I had fun yesterday, plunking down some unheard records and gabbing about them here. So here are a half-dozen more discs found at Sunday's record show in St. Louis. Again, in most cases I know nothing about these outside of the info contained on the label. I could strike gold or be saddled with yet another loser. Let's find out.
Myles & Dupont - Loud Mouth Annie/Heaven or Heartbreak (Argo 5326) Judging by the black Argo label, I'd guess this hails from the late 1950's. And it's an instant favorite, an uptempo rocker with lots of piano. It seems that ol' Loud Mouth Annie created such a ruckus that she landed in jail. Pretty soon the cops are on the phone wanting someone to come get her because she makes more noise than the United Nations. The guys decide to leave her in jail though. The highlight is a great, rockin' guitar break. The flip is slower and far less compelling, though there is some good guitar running through it. You'll want this one for "Loud Mouth Annie", a winner all the way around. (8)
Suburban 9 to 5 - Sunshine Becomes You/Capt. Kangaroo (Golden Voice 2630) I do know something about these guys. I reviewed their 45 on the Ledger label a couple of months ago. That single contained a pair of uptempo rockers. The Suburban 9 to 5 were a Peoria, IL garage band that featured a young Gary Richrath on guitar. He'd go on to become a member of REO Speedwagon. "Sunshine Becomes You" sounds a lot like the other 45, only it's slower and more on the moody side. It has a nice, subtle use of organ. "Capt. Kangaroo" is more up-tempo but still a bit moody. The organ is a tad more prominent and there are some good drum fills. The vocals seem a little strained on both sides. Overall, pretty good but not great. (6)
The Kokomos - Open House Party/No Lies (Josie 906) This one is a Bob Crewe production. "Open House Party" is upbeat dance music but heavily orchestrated, with male and female voices that are a little too clean. It sounds like the kind of thing they'd have played on Hullabaloo to feature their go-go dancers but moreso for the parents than the teens. The flipside is slower and even less remarkable. Sort of fun but not much else. (4)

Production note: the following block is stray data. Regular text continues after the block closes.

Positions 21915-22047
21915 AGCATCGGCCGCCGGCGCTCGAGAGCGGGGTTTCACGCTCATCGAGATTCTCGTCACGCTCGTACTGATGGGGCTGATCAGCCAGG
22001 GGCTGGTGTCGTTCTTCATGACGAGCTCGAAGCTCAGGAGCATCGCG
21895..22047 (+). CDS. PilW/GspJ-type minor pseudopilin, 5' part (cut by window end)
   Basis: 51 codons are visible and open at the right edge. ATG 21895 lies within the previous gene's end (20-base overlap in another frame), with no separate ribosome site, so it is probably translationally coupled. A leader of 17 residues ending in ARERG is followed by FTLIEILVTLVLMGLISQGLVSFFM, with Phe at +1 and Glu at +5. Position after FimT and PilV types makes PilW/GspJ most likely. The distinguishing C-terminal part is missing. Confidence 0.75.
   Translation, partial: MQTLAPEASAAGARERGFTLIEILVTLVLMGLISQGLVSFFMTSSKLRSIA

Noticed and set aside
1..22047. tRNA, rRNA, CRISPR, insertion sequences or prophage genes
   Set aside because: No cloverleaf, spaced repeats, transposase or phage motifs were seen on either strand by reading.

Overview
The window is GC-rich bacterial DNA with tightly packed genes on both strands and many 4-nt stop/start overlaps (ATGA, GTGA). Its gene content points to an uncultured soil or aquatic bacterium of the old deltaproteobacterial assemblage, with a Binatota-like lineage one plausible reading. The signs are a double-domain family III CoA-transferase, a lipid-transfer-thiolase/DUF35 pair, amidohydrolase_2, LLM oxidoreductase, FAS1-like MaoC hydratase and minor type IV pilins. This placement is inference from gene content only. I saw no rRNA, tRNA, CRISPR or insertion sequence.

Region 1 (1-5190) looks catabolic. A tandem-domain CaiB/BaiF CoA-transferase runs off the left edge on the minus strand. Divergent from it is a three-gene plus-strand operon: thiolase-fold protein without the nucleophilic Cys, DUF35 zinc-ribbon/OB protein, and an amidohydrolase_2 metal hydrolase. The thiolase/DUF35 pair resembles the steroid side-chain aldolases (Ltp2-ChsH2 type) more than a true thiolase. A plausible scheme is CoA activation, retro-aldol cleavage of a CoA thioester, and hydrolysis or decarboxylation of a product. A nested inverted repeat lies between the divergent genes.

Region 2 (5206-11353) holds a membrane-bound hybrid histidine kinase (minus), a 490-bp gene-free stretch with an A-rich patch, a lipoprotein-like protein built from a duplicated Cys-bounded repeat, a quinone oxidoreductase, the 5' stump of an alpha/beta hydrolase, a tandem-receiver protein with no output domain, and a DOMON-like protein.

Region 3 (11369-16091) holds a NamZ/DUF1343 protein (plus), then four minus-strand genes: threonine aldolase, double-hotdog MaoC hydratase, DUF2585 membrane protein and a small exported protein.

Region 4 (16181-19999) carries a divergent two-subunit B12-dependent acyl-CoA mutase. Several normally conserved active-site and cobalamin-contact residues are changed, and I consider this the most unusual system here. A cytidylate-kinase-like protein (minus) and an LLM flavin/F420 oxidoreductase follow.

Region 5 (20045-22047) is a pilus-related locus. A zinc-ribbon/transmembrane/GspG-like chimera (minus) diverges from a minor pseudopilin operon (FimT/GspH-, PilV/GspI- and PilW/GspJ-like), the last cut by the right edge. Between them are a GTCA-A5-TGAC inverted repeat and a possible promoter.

Louisiana Red - Ride On Red, Ride On/Red's Dream (Roulette 4469) This one is on the magenta colored Roulette label that was in use about 1962. Louisiana Red has a gravelly voice and "Ride On Red, Ride On" is up-tempo yet a bit bluesy, with guitar, drums and some harmonica. Red sings about driving from Pittsburgh to New Orleans and how he was discriminated against down south. When he got to Shreveport, he stopped to eat and had to "eat his sammich on the street"! So now he's coming back north to his freedom. The song has a nice break and is a real winner. "Red's Dream" is in the traditional blues style, with lots of harmonica. Here, he's dreaming about speaking to the U.N. (sheesh, another reference) and trying to run the Russians out of Cuba. He meets the President and offers to run the Senate, so he can add some soul brothers. Terrific. (8)
Big Pete and the Minute Men - Big Pete/Baracuda (Brent 7025) Here we have a pair of instrumentals. "Big Pete" is up-tempo, with loads of organ and some horns. It has a wailing sax that takes over on the break. I'm not sure when this was released but I'd guess early 1960's. It's a nice mover and I like it a lot. "Baracuda" is credited to Hugo Montenegro and has a Mexican flavor. The organ still figures prominently in the mix but the horns are played as lead instruments here. Okay, but not as good as "Big Pete". (7)
Steady Wailin' Sid - Mannix/Ora Lee (Rock Steady 335) Here's a label out of Evansville, IN. "Mannix" is funky soul, with a real 1970's sound. It's perhaps a bit like The Commodores funkier moments. Steady Wailin' Sid sings that he used to watch the TV private eye in bed with his woman. Now she's vamoosed without a trace, so Sid wants Mannix to go find her because he's the best. Uh huh. "Ora Lee" is also funky but uses what sounds like a drum machine rather than the real thing and that detracts from my listening pleasure. Overall a bit too 70's. (5)